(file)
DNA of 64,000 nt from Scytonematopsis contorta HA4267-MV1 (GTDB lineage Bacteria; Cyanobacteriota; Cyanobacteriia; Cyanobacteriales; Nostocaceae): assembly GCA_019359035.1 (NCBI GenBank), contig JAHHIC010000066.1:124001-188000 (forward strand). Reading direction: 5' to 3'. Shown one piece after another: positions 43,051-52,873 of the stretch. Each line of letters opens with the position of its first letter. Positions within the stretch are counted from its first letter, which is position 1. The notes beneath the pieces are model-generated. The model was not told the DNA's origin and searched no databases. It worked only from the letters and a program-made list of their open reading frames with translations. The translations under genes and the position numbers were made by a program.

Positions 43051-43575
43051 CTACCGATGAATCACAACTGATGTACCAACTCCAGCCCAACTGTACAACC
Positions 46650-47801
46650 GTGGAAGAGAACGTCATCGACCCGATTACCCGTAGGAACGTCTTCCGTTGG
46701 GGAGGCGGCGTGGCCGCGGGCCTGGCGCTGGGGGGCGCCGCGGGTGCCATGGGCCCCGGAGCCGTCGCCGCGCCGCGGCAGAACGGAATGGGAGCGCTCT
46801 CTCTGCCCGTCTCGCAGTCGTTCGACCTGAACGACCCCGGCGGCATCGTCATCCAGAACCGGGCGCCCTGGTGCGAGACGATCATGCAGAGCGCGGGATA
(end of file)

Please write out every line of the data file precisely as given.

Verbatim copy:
DNA of 64,000 nt from Scytonematopsis contorta HA4267-MV1 (GTDB lineage Bacteria; Cyanobacteriota; Cyanobacteriia; Cyanobacteriales; Nostocaceae): assembly GCA_019359035.1 (NCBI GenBank), contig JAHHIC010000066.1:124001-188000 (forward strand). Reading direction: 5' to 3'. Shown one piece after another: positions 43,051-52,873 of the stretch. Each line of letters opens with the position of its first letter. Positions within the stretch are counted from its first letter, which is position 1. The notes beneath the pieces are model-generated. The model was not told the DNA's origin and searched no databases. It worked only from the letters and a program-made list of their open reading frames with translations. The translations under genes and the position numbers were made by a program.

Positions 43051-43575
43051 CTACCGATGAATCACAACTGATGTACCAACTCCAGCCCAACTGTACAACC
Positions 46650-47801
46650 GTGGAAGAGAACGTCATCGACCCGATTACCCGTAGGAACGTCTTCCGTTGG
46701 GGAGGCGGCGTGGCCGCGGGCCTGGCGCTGGGGGGCGCCGCGGGTGCCATGGGCCCCGGAGCCGTCGCCGCGCCGCGGCAGAACGGAATGGGAGCGCTCT
46801 CTCTGCCCGTCTCGCAGTCGTTCGACCTGAACGACCCCGGCGGCATCGTCATCCAGAACCGGGCGCCCTGGTGCGAGACGATCATGCAGAGCGCGGGATA